SB: I loved my time at SC. It’s funny, I don’t really think of USC as a party school, maybe that’s because when you’re in the middle of something you don’t see what’s around you. Maybe it’s because I was drunk. It’s hard to tell. I’ve slowed down quite a bit since my days at college, but going to a place where people are often acting in really crazy ways can certainly inform your characters. When I write I usually don’t base characters off of specific people, but rather I try to take aspects from observations in general to create a new person. Alcohol, among other things, usually lets you see sides of people they try to hide, and it’s these sides of people I find the most interesting.
TCS: We hear you were a brother in the Kappa Sigma fraternity there. Are there elements from your fraternity life in Blue Movies?
SB: I wouldn’t say a lot, besides the character stuff I mentioned above. There’s a different story to be told from those days, or maybe 5.
TCS: We hear the entertainment industry is hard to break into. How much porn did you have to do to get your own show?
SB: I was actually offered to write porn several times while we were filming the show. I declined, but for a while my friends and I had some fun trying to choose what my porn pseudonym would be.
TCS: In all seriousness though, how did you get your start making movies/shows?
SB: I went to film school at USC, and I studied screenwriting, but I’ve always been drawn to directing as well. While I was at SC I made a lot of my own short films outside of the curriculum, and it helped me learn how to produce. I sold my thesis short film for a little bit of money and started making content for the web while I worked day jobs. Now I’m making a living, albeit a tight living, directing content for the web and looking to move into TV and features along with other planned web serials.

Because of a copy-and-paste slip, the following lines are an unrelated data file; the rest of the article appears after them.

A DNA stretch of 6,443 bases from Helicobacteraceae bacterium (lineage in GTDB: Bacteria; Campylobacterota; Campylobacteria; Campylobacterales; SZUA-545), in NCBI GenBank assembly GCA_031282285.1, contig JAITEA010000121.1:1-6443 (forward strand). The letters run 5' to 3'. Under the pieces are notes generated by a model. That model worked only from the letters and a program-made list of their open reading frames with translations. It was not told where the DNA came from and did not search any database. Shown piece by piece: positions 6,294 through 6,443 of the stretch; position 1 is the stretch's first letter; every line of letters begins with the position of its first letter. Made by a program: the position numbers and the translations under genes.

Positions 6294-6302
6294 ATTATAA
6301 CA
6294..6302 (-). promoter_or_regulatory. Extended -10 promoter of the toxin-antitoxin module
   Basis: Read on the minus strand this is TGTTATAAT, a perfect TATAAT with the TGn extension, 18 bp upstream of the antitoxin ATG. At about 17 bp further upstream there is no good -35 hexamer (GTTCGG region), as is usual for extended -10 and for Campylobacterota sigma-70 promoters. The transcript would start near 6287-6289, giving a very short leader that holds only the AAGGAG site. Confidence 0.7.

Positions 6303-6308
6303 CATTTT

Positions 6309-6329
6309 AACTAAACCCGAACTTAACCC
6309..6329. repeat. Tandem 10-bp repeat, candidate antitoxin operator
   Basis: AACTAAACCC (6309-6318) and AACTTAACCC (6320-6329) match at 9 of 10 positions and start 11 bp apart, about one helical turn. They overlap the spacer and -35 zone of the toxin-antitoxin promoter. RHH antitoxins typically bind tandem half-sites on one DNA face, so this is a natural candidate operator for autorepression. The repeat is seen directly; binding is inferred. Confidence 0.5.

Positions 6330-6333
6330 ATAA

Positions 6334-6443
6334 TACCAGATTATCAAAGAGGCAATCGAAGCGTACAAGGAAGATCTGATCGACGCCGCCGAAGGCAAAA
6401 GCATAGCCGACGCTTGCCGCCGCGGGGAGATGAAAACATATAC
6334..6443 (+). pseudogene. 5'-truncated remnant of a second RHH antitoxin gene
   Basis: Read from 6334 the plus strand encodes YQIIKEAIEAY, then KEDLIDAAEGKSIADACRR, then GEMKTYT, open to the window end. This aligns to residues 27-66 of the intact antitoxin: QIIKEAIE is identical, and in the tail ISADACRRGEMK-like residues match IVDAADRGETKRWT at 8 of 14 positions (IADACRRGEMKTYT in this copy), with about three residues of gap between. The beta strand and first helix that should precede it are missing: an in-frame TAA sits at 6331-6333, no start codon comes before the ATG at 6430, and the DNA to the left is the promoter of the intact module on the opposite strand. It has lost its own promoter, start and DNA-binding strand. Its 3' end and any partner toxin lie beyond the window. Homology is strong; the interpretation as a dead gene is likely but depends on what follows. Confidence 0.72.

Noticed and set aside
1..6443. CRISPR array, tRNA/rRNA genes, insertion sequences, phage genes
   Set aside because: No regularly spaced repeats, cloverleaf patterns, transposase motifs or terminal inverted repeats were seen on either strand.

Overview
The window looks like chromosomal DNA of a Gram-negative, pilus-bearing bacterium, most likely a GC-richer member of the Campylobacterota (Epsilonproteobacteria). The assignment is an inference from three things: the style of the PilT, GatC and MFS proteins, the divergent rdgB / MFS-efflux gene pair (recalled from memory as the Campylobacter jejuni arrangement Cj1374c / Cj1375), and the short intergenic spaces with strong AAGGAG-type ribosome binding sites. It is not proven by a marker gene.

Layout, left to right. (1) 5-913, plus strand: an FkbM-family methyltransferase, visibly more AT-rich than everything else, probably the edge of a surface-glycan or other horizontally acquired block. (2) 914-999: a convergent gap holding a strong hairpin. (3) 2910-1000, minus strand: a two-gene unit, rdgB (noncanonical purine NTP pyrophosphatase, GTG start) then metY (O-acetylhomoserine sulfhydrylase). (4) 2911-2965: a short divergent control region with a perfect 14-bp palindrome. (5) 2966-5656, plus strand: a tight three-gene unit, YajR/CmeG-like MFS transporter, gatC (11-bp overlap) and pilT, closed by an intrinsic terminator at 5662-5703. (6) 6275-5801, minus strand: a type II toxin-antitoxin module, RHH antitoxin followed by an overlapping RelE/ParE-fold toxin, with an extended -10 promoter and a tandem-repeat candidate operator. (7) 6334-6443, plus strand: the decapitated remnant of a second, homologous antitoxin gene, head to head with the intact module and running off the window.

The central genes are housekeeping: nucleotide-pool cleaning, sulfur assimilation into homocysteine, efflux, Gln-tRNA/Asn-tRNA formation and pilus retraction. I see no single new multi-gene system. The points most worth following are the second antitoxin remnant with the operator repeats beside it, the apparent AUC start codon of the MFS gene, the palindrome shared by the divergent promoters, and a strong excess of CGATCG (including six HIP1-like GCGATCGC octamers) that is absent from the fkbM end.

TCS: We hear there’s an actual porn star who makes a cameo appearance in episode 4. Was it intimidating to work with a real porn star?
SB: Tory Lane makes a guest appearance in episode 4, and you know, it was more weird to see how normal she actually was. You think these pornstars are going to be these crazy sex-driven people, but in actuality they are pretty normal. I say ‘pretty normal’ because going into a profession like that there’s going to be some quirks you pick up, like how being naked is no big deal. Still, she was a pro, and had all her lines memorized, and I would even go as far as to say that SHE was a little nervous to be in our show, as strange as that sounds. She knocked it out of the park, and I was really impressed with what she brought to the part.